Eupedia Forums
Site NavigationEupedia Top > Eupedia Forum & Japan Forum
Results 1 to 5 of 5

Thread: Mutation in Coenzyme Q gene defines most major mtDNA haplogroups

Threaded View

Previous Post Previous Post   Next Post Next Post
  1. #1
    Satyavrata Maciamo's Avatar
    Join Date

    Ethnic group
    Country: Belgium - Brussels

    3 members found this post helpful.

    Post Mutation in Coenzyme Q gene defines most major mtDNA haplogroups

    While analysing the mtDNA phylogeny, I noticed that most of the common, successful mitochondrial haplogroups were defined by a new mutation in the Coenzyme Q - cytochrome c reductase gene (MT-CYB) encoding the Cytochrome b protein, located between positions 14,747 and 15,887 in the mtDNA sequence.

    Many macro-haplogroups are defined by such polymorphisms, including L0a'b'f, L1b, L1c, L2b’c, L3b, L3d, L3e1, L3e2, L3f, L3k, L5a, L6, M, N, HV, JT. This covers over 95% of the population of Africa and close to 100% of the people outside Africa. Many top level or major European or Middle Eastern haplogroups are also defined by additional mutations in MT-CYB, e.g. H5a1, H13, J1c, J2, J2b, T, U1, U2b’c’d’e, U3, U4, U5a, K, W, W5, X1 and X3.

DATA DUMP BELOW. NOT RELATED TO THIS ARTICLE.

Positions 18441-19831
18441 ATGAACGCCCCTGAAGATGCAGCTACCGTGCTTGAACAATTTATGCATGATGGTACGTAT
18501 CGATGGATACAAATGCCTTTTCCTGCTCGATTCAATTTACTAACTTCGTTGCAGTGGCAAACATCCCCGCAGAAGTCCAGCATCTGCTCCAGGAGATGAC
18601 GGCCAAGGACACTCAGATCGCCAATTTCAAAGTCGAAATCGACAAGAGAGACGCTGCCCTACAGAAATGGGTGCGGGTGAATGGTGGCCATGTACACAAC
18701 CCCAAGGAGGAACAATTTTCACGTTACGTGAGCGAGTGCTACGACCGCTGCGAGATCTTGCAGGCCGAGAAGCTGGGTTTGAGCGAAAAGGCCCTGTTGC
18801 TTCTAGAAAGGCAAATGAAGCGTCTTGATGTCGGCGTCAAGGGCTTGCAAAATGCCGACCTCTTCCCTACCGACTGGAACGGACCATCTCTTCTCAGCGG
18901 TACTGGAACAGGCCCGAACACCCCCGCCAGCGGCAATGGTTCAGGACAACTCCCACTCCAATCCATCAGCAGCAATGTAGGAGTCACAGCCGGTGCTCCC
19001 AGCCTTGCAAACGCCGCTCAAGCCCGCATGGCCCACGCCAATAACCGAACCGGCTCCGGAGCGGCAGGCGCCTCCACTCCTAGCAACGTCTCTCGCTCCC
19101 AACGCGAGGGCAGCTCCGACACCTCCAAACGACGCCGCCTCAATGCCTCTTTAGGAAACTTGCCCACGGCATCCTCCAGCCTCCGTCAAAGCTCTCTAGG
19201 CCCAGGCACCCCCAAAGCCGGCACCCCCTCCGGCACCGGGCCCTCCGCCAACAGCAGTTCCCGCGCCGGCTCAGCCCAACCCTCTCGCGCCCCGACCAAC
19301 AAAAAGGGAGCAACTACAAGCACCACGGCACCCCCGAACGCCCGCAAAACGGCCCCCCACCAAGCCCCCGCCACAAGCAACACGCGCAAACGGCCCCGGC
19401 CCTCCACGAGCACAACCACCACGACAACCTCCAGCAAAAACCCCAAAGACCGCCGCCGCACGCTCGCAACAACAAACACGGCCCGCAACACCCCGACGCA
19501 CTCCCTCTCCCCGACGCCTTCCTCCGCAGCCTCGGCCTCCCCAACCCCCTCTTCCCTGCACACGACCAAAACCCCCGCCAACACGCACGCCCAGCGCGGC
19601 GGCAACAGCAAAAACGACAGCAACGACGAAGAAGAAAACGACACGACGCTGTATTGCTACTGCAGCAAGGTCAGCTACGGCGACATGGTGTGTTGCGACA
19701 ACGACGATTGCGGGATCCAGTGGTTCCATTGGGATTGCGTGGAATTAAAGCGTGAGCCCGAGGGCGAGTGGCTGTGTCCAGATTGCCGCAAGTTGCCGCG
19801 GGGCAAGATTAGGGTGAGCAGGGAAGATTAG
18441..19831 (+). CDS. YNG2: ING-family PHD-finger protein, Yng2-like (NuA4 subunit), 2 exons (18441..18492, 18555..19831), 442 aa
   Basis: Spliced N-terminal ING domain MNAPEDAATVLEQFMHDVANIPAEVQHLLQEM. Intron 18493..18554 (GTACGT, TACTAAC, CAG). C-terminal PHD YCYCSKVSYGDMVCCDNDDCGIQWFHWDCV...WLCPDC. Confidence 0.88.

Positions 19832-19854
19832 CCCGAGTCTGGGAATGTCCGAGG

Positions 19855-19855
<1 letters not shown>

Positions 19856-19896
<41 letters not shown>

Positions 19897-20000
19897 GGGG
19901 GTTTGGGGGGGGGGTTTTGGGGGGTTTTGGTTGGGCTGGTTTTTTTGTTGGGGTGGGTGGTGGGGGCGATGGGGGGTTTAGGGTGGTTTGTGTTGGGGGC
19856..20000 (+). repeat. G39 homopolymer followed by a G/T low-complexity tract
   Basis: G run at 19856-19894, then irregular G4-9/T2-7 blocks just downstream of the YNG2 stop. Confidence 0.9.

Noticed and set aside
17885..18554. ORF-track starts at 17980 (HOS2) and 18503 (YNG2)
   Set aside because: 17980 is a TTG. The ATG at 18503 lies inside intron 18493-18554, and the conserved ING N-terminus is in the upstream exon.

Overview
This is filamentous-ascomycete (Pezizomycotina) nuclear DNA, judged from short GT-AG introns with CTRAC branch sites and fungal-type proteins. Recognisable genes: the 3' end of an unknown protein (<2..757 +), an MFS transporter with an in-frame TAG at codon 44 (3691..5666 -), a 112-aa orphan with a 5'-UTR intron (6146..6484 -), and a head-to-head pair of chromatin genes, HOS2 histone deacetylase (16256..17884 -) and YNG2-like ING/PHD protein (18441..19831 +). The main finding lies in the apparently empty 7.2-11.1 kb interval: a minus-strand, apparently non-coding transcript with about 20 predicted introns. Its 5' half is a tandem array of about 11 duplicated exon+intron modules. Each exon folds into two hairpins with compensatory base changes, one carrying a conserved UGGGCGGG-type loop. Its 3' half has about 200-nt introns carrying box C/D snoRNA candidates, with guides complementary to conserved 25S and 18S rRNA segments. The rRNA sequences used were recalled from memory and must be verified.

The MT-CYB gene plays a critical role in biochemical generation of ATP (oxidative phosphorylation). Mutations occurring in the wrong place of the MT-CYB gene can result in exercise intolerance and multi-system pathologies.

    Deleterious mutations would be so debilitating that they would be eliminated from the gene pool within a few generations. Other mutations could have no real impact (synonymous mutation), be slightly more efficient or even greatly advantageous from an evolutionary point of view. It is likely that those found in major haplogroups considerably ameliorated the functioning of the gene in certain environments. They would as a result have been positively selected, increasing the frequency of that haplogroup in the population.

    Mutations that appear to have been particularly beneficial among European lineages include T14766C (haplogroup HV), A14793G (U5a), T14798C (J1c, K and T2g), C14872T (H13), G14905A (T), A15218G (U5a1), C15452a (JT), A15607G (T), G15812A (J2b), and C15833T (H5a1).

    The most fascinating is T14798C, which defines three important haplogroups that were all major lineages among Neolithic farmers. It could suggest that this mutation could have become beneficial in the energy production of people with a cereal-based diet. Despite the greater variety of MT-CYB mutations among African lineages, T14798C is not found in any African mtDNA haplogroup or subclade.